At the Edge of Empire

Venetian architecture in Famagusta, Cyprus.

During the medieval and renaissance periods, when cities were usually fortified, Venice's main islands were distinctive in their openness. Once through the straits between the outer islands, which were defended by a series of forts—the Malamocco, San Pietro della Volta, San Nicoló, and Sant' Andrea — no battlements or towers marred the distinctive panorama of the city's architectural jewels. Only the Arsenale was immured and this may have been as much to keep the industry hidden from the gaze of potential spies as it was truly defensive. The Palazzo Ducale, free of the defensive architectural vocabulary that marked its terra firma counterparts, was boldly placed at the waterfront, with the high domes of St. Mark's hovering beyond. Venice's confidence was thus expressed in the architectural facades that also made up the facade of her self-image.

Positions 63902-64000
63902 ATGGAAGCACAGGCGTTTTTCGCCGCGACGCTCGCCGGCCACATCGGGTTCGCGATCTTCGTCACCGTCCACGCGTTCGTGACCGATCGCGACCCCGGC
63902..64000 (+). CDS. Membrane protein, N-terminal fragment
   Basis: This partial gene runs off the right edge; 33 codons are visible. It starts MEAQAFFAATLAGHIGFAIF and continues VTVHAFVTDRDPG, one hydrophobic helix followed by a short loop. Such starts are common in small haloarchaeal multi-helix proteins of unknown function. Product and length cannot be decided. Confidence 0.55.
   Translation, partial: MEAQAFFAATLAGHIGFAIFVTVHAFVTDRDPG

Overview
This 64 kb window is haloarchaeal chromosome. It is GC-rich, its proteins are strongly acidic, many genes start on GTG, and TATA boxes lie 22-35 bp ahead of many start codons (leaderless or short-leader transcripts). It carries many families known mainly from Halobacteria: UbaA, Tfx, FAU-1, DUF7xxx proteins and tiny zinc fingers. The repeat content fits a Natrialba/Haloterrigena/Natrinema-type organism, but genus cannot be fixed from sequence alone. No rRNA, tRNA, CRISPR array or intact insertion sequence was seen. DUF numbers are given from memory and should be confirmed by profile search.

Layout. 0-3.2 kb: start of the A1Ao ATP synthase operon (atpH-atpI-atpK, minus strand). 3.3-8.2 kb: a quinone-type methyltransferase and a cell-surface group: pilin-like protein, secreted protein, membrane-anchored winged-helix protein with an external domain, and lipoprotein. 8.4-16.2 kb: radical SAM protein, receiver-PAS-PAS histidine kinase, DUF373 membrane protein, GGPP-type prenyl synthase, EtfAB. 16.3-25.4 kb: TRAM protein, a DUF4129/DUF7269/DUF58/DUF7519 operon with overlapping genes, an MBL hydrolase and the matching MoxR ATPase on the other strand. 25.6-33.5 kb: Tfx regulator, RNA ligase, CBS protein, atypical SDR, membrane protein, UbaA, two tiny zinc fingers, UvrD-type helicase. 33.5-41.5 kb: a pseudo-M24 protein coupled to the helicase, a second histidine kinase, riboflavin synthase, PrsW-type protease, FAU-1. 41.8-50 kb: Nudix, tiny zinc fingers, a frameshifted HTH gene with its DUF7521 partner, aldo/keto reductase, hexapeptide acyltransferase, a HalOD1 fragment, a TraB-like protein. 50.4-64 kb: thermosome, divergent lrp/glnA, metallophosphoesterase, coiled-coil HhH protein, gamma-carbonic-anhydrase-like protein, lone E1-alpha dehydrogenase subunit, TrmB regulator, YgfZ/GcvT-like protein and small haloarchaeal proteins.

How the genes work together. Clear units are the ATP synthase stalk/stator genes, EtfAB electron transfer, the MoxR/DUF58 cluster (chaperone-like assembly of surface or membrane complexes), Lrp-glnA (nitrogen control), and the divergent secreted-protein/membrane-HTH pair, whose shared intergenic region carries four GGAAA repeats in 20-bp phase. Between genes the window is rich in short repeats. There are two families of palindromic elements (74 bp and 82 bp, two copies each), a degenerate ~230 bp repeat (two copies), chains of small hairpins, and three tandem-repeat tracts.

Urban visages were less accommodating farther afield in Venice's maritime empire where the defensive architecture tended to be sternly monumental and decidedly utilitarian. Manifold perils awaited Venetian traders and navy ships beyond the more secure waters of the northern Adriatic, including pirates, belligerent Genoese, and Venice's principal adversaries, the Ottoman Turks. The ramparts of Corfu, Nafplion in thePeloponese, and the seaport fortifications of Candia (Herakleion), Chania, and Rethymnonon Crete, among many others, give us some indication of the types of massive coastal defenses Venetians erected to protect their strategic ports. 

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Author: Allan Langdale

Article and Image Source: allansartworlds.sites.ucsc.edu

Keywords: Famagusta, Venice, Cyprus, spolia, Sanmichele, fortifications, St. Nicholas Cathedral, Lusignan,
Salamis, Crete




Allan Langdale

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